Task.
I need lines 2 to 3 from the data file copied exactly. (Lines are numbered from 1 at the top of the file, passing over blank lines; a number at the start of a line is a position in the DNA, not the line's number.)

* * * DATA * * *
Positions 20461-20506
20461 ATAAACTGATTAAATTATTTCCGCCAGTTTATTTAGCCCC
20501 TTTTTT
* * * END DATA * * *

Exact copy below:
20461 ATAAACTGATTAAATTATTTCCGCCAGTTTATTTAGCCCC
20501 TTTTTT